¼ cup olive oil
1 2-lb butternut squash, peeled, seeded, and cut into 2-inch pieces (about 4 cups)
2 flavorful apples, preferably Gala, peeled, cored, and cut into 2-inch pieces (about 2 cups)
1 large onion, peeled and coarsely chopped (about 1 cup)
¾ tsp curry powder
¾ tsp ground mace
½ tsp ground cardamom
1 cup good-quality apple cider
1 quart vegetable stock
½ tsp salt
¼ freshly ground pepper, preferably white


Heat oil in a large stockpot over medium-low heat. Add the squash, apples, and onion, and stir to coat with oil.

Sauté uncovered, stirring occasionally, for ten to fifteen minutes, or until onion is transparent.

Stir in the mace, curry, and cardamom, and continue cooking until the onion begins to brown.

Add the cider. Bring the mixture to a boil over medium-high heat, and cook for three minutes. Add the stock, lower the heat to medium-low, and simmer the mixture, partially covered, for another 35 minutes, or until squash is tender.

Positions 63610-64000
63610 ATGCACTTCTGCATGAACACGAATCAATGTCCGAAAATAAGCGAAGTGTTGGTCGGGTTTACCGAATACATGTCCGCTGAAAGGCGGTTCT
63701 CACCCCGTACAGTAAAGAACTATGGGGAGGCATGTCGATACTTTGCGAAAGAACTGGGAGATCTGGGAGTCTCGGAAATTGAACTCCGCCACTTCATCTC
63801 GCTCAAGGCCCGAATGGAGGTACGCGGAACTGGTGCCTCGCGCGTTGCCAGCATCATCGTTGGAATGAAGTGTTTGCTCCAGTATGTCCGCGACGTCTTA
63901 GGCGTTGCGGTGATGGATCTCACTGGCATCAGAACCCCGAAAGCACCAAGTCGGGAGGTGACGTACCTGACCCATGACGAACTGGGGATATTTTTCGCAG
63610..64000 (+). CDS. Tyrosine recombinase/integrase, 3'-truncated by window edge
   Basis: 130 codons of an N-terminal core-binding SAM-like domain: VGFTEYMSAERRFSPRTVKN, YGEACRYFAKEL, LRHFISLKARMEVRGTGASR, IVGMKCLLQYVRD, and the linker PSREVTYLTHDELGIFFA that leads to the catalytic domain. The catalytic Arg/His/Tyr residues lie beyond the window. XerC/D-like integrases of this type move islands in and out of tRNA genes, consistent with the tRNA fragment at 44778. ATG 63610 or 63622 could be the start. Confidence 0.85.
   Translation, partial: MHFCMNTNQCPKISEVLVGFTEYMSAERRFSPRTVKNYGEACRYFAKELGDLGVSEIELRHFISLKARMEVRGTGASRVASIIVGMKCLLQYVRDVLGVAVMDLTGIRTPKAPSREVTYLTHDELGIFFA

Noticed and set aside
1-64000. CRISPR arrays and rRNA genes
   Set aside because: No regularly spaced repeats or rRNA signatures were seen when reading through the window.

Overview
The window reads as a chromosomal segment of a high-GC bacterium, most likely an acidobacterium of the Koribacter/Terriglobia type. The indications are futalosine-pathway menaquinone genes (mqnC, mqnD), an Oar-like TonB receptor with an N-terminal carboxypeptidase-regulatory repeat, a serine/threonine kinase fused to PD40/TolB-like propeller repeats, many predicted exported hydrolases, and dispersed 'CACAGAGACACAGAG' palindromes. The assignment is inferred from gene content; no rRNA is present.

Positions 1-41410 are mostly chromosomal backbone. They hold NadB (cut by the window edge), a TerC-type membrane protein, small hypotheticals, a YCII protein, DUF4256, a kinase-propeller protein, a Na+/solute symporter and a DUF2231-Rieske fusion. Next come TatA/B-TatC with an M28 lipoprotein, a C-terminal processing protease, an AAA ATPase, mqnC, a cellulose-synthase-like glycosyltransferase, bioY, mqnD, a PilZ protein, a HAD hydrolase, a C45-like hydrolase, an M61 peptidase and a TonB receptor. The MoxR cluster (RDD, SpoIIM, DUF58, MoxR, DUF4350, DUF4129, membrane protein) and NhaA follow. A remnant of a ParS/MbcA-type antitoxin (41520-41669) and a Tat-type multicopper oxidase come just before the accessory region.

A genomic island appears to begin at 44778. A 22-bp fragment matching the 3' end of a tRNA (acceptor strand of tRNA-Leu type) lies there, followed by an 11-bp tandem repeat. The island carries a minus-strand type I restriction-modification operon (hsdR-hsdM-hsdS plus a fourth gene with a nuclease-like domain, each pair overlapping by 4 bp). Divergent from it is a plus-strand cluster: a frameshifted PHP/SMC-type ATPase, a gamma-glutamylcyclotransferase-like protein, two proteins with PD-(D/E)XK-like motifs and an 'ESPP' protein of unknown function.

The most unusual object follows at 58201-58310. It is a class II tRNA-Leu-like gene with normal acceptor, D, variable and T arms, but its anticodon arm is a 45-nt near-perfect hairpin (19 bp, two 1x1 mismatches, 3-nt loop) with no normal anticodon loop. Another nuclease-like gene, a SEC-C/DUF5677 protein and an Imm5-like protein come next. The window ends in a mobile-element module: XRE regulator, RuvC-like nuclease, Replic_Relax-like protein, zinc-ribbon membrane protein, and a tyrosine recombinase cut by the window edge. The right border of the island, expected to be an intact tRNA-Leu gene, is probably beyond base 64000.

Working in batches, blend mixture in a food processor or blender until smooth (be careful to not overfill, as hot liquid could expand when machine is switched on, making a huge, burning-hot mess). Return soup to the stockpot. Reduce the soup, uncovered, over medium-low heat, to about one-fourth. Stir occasionally. Stir in salt and pepper, and serve hot.

Serves 4-5

3. Celeriac and Sweet Potato Soup with Ginger


For a taste of French flair there’s no better blog than Chocolate and Zucchini. Although the blog isn’t entirely vegetarian it does have some great recipes, like this easy and zesty one that’s sure to spice up a dreary afternoon.


1 tablespoon olive oil
2 cloves garlic, peeled and minced
One small head celeriac, about 2 pounds, peeled, quartered and sliced
2 pounds sweet potatoes, peeled and sliced
Salt, pepper
a knob of ginger, about the size of your thumb (that’s 2 inches), peeled, and grated or thinly minced
1/3 cup milk


Heat the olive oil over medium heat in a large soup pot or cocotte. Add in the garlic and cook for 2 minutes, stirring regularly, until fragrant. Add in the vegetables, season with salt and a generous amount of pepper, and cook for ten minutes, until they start to get golden. Pour in hot water (or stock) to just cover the vegetables, add in the grated ginger, stir, and bring to a simmer.